Cortez, TX -- A Texas man has been acquitted after being accused of stabbing a police officer during a violent confrontation with six "amped up" police officers.
A jury of seven women and five men cleared Shane French, 38, of four counts of assaulting a peace officer and three counts of resisting arrest. After the incident in February, French was originally charged with attempted murder.
On February 14, 2014 police responded to a 9-1-1 call asking for assistance during a family disturbance. Somehow the police were given a "10-Zero" warning, meaning that they should use caution when dealing with the suspect. This 10-zero call, is what likely led to the quick escalation by police.
“I think the 10-Zero call was detrimental to the whole situation,” said one of the jurors in an interview with The Cortez Journal.
Jurors had to contemplate the legality of police officers entering the North Texas Street home that Valentine's Night.
“We were divided,” said the juror.
French's public defender, Amy R. Smith, said that her client was “beaten,” “tortured” and “insulted” by six “amped up” police officers. She said officer Casey Eubanks’ vulgar remarks, including a statement that he should have shot the defendant, also shows that officers didn’t place any value on the defendant’s life.
“Mr. French is being blamed for it all,” Smith told jurors. “It doesn’t make sense.”
During the altercation with police, officer Boyd Neagle admitted that he electrocuted French seven times, including five times in two-and-a-half minutes span, while French was in handcuffs.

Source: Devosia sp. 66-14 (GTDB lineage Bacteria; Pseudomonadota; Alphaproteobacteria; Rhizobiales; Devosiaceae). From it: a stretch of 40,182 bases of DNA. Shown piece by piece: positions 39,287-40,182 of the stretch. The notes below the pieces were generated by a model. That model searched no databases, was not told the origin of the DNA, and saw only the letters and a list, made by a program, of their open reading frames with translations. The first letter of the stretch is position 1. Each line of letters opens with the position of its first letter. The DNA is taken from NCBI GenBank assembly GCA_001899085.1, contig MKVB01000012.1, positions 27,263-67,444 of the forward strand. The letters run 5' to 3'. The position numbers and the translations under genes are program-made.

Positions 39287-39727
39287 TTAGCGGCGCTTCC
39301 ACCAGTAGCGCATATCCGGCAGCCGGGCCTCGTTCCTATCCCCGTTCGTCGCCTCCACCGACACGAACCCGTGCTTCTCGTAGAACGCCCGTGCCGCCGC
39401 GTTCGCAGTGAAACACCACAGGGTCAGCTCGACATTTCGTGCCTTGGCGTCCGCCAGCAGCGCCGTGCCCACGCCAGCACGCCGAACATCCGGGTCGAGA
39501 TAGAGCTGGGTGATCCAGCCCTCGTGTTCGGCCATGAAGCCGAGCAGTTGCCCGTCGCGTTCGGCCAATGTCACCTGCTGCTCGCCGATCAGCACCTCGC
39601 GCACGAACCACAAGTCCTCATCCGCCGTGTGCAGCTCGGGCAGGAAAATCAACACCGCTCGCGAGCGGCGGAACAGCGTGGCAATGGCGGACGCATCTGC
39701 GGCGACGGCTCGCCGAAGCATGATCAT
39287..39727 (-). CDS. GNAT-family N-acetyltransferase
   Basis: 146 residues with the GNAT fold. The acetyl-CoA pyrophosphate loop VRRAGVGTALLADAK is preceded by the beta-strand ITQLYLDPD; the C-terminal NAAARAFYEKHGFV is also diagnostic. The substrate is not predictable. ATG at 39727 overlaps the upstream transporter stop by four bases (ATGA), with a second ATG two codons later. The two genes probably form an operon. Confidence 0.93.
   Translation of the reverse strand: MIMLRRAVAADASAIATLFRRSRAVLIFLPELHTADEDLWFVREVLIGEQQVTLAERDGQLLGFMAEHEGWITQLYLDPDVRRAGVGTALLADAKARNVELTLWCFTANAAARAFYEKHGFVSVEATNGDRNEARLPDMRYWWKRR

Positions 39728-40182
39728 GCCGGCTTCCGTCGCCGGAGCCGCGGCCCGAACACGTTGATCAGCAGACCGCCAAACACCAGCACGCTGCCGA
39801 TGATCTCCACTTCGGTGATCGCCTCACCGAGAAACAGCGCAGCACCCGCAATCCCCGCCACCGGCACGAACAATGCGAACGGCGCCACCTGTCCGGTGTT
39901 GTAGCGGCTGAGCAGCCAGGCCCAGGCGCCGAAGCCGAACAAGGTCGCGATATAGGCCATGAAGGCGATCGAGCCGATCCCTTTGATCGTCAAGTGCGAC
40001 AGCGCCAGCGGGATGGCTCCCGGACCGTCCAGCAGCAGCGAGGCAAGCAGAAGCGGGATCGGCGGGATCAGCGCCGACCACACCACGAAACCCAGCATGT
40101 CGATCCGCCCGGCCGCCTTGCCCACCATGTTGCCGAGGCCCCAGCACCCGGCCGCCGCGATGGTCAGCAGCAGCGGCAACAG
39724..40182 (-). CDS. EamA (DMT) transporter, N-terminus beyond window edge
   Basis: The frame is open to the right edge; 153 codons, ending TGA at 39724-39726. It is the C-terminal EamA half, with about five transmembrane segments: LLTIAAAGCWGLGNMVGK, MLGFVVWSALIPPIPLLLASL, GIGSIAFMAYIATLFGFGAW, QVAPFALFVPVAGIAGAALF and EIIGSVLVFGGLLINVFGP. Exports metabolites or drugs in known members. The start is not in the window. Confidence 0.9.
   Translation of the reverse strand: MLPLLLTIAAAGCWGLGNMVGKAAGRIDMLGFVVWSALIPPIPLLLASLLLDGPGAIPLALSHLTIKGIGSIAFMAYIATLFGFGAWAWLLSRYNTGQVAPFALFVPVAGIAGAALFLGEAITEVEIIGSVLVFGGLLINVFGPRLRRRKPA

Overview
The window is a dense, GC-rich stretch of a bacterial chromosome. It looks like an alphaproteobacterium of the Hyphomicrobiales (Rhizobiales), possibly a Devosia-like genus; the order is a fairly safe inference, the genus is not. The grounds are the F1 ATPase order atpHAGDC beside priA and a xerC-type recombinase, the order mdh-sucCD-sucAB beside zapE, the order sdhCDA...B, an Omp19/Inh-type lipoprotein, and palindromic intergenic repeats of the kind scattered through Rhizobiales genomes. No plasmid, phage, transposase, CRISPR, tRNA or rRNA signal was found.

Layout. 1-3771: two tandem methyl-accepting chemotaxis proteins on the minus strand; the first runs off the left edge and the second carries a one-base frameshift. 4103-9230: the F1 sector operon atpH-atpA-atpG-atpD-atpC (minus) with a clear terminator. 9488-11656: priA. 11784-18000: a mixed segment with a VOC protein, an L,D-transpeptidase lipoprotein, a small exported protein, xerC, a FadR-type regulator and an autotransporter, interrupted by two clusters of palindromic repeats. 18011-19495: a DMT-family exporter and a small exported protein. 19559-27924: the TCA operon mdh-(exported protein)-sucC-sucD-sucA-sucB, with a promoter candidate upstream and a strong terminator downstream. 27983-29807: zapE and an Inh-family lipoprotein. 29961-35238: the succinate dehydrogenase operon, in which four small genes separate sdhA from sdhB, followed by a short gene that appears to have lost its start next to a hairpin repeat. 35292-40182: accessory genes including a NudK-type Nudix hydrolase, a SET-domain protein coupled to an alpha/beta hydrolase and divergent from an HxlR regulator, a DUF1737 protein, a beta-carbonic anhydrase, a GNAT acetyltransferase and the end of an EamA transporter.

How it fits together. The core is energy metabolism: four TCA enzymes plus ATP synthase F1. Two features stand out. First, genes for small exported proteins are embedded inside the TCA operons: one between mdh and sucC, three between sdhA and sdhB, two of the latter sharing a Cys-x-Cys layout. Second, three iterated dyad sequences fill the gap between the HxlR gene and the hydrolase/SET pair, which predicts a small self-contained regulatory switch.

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“We thought he reacted to protect his family,” explained the juror.
According to the Juror, the most important aspect of the evidence was sifting through the four pages of jury instructions regarding the state’s Make My Day law, which enables a person to use force in the defense of self, others or a dwelling.
The Make My Day Law, arose in the US at the time of the 1985 Colorado statute that shielded people from any criminal/civil suits for using force – including deadly force – against an invader of the home. The law's nickname is a reference to the line "Go ahead, make my day" uttered by actor Clint Eastwood's character "Dirty Harry" Callahan, in the 1983 police film Sudden Impact.
In an interview, Glenn French, Shane French's father, said he believes that the police were the criminals in the incident.
“They attacked our son,” he said. “I’ve never seen the cops act like that.”
After a three-and-a-half-hour deliberation jurors felt that there was sufficient reasonable doubt to acquit.
The family of French is now deciding whether or not they want to launch a civil suit against the city. “We have two years to file a civil suit,” said Glenn French. “We haven’t really decided yet.”
According to The Cortez Journal, the elder French also said he hoped the officers would be reprimanded or discharged. Eubanks was ordered to undergo anger management counseling, but no other officers were admonished, according to the Journal’s review of public personnel files. Police Chief Roy Lane said Neagle wasn’t at fault.
Despite the acquittal of their victim, the police chief remains unapologetic. “I see no violation of policy by officer Neagle, and there will be no investigation or reprimand of officer Neagle by the Cortez Police Department,” Lane wrote in a email to the Journal.
The outcome of this case is entirely atypical of the normal outcomes in situations in which a citizen uses force against a police officer. It's heartening to see that a jury was able to look past the badge and examine the facts, in turn facilitating justice.